Speaking to Arab News, 33-year-old Saudi vegan bodybuilder, Ali Al-Salam, who first started his vegan diet three years ago when he was suffering from high blood pressure, highlighted that the consumption of animal products is a deep rooted idea among bodybuilders and athletes.
“We always hear that in order to build muscle, we must consume animal products. In some parts of the world, there are people who can only have a small amount of animal products yet they live their lives healthily and comfortably and are not suffering from malnutrition — on the contrary, they have a lower level of chronic illnesses.”

When I consumed meat and animal products, I suffered from high blood pressure; it was 190 over 110, and I wasn’t even 30 yet. Two weeks into the vegan diet, it went down to 150. The vegan diet did what couldn’t be done with medications for me.

Ali Al-Salam, Saudi vegan bodybuilder

He said it also opened his eyes to what goes on in the dairy and meat industry; he began researching in 2016 and decided to become vegan in 2017.
“I was just like every other athlete, I used to consume a high amounts of protein. I remember in the last days before turning vegan, I used to have 10 egg whites and a piece of steak for breakfast to fulfil my protein needs. This made me think, ‘is this the only way to consume protein?’ And from then on, I started researching and got introduced to the vegan diet at a larger scale,” he said.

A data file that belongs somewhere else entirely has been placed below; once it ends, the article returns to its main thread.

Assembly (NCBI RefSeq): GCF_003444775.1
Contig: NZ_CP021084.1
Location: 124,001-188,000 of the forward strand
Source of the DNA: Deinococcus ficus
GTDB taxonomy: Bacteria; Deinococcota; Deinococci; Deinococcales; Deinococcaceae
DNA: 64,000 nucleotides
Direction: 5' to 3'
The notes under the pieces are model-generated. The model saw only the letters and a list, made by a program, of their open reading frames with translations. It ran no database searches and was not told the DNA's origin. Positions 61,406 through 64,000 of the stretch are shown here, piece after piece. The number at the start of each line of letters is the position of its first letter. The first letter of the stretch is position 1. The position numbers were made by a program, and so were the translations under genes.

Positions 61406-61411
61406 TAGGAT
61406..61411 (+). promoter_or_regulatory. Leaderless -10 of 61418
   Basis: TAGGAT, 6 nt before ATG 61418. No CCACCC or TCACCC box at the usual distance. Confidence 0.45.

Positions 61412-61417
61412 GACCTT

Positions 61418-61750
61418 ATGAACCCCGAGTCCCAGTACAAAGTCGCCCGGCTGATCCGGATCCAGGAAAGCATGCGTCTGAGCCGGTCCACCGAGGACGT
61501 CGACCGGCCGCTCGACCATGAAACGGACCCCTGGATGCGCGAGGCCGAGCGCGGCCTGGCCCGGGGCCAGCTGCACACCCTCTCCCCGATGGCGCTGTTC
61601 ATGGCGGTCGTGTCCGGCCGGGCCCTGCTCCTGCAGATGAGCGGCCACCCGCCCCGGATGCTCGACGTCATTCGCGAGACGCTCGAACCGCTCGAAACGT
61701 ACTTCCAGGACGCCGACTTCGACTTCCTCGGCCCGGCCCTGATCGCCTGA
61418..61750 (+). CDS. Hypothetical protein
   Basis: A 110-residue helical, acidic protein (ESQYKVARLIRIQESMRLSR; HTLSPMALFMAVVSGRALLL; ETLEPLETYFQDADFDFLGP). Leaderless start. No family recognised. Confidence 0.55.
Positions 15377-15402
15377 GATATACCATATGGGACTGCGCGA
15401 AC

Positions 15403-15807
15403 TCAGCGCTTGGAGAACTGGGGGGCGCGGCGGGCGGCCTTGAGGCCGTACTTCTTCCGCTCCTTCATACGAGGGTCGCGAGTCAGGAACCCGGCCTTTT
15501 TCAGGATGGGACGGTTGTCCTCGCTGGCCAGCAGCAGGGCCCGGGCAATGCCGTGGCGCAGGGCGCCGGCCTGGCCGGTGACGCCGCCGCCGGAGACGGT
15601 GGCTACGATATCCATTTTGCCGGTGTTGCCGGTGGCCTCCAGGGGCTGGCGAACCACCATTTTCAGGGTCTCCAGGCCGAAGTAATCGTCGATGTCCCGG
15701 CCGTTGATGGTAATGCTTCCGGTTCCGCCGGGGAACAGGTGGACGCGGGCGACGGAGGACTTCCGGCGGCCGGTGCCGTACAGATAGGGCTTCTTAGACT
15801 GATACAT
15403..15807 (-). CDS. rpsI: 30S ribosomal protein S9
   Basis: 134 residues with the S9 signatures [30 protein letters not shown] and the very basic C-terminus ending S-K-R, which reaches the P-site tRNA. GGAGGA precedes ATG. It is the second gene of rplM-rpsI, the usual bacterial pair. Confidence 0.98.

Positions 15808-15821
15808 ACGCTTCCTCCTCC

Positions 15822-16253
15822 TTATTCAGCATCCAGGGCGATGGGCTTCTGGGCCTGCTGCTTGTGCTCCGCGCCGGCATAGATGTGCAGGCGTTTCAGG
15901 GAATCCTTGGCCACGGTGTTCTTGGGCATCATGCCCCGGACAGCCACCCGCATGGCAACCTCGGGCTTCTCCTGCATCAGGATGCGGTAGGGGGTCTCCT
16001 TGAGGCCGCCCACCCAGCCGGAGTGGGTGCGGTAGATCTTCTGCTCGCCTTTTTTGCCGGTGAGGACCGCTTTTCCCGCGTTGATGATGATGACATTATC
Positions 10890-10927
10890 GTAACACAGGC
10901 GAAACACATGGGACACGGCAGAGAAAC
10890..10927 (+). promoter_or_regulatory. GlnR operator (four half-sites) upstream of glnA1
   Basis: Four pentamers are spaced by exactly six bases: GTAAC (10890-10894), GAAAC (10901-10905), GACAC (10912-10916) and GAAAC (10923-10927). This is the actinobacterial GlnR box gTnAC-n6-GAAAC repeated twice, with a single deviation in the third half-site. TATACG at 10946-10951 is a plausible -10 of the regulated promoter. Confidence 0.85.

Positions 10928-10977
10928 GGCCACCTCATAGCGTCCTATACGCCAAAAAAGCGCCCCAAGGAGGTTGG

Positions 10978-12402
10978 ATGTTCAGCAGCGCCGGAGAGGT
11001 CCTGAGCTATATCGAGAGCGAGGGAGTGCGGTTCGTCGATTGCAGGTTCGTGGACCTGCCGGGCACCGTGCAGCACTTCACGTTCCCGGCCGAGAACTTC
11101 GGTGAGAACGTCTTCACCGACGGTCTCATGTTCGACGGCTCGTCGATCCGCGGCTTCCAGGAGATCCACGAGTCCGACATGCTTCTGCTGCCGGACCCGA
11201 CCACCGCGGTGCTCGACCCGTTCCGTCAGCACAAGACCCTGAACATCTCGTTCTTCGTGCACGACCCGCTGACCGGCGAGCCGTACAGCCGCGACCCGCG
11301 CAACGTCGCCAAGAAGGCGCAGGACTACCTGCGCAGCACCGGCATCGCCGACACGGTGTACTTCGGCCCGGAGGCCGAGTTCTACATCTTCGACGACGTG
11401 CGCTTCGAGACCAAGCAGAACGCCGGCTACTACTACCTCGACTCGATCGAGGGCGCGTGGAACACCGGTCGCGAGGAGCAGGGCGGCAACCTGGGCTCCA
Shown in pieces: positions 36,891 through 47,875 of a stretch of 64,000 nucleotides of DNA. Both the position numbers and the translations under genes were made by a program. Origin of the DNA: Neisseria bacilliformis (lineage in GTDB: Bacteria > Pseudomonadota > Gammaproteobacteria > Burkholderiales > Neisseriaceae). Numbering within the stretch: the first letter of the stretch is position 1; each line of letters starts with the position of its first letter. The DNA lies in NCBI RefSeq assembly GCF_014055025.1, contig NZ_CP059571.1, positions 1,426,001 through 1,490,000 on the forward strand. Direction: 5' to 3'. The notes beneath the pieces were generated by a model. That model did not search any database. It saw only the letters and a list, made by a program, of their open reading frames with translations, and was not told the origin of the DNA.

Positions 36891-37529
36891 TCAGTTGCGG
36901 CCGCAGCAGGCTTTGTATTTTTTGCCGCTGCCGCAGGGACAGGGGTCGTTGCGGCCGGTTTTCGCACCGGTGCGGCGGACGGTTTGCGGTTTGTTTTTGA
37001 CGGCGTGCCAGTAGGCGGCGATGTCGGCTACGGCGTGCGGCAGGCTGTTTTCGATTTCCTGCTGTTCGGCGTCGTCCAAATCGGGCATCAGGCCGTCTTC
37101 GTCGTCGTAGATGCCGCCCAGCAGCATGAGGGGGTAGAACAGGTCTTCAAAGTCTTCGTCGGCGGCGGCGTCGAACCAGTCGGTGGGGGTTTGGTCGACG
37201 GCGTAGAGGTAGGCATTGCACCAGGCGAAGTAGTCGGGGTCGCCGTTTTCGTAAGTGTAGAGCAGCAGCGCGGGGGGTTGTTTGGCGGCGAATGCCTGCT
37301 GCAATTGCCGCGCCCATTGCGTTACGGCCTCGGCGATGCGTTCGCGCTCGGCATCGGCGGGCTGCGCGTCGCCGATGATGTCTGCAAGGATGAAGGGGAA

“When I consumed meat and animal products, I suffered from high blood pressure; it was 190 over 110, and I wasn’t even 30 yet. Two weeks into the vegan diet, it went down to 150. The vegan diet did what couldn’t be done with medications for me.”
He explained that bodybuilding does not solely rely on protein, and that there are steps that must be completed in order to reach an athletic body. Nutrition is the most important part, then comes type of exercise, and good rest.
“When we talk about good nutrition, it does not just rely on protein. Yes, it is important, but the amount of calories in general is more important,” he said.
“Let’s say you needed 200 grams of protein, does that mean if you consumed 200 grams of it, you would gain muscle? No. You need all the basic nutrients to reach a certain amount of calories in general,” he added.
He highlighted that as soon as people register for gym memberships, they immediately look for supplements because they think they cannot reach the needed amount of protein.

HIGHLIGHTS

• Veganism is a lifestyle that excludes all animal products from diets, clothing or any other purposes.

• Over the years, a number of studies have found that people who eat vegan or vegetarian diets have a lower risk of heart disease.

• But other studies have also placed them at a higher risk of stroke, possibly due to the lack of vitamin B12, an essential vitamin that reduces the risk of anemia and neurological diseases.

• Vegan athletes have more endurance, strength and faster muscle recovery, because the vegan diet is rich in antioxidants.

• Animal products sometimes cause inflammation, that your body needs to recover from in the first place.

“I’m talking about non-vegans here too, where their protein intake is already high. Marketing plays a big role here. People link protein to animal products because our society grew up with this idea as well.
“Can a vegan build muscle? Yes, when they eat right, exercise correctly and rest well. The misconception about protein stems from amino acids. People think vegan food lacks amino acids, and only animal products are full of them and that is far from the truth,” he added.
When comparing vegan athletes to regular athletes, he said vegan athletes have more endurance, strength and faster muscle recovery, because the vegan diet is rich in antioxidants which helps greatly in recovery, and because “animal products sometimes cause inflammation, that your body needs to recover from in the first place.”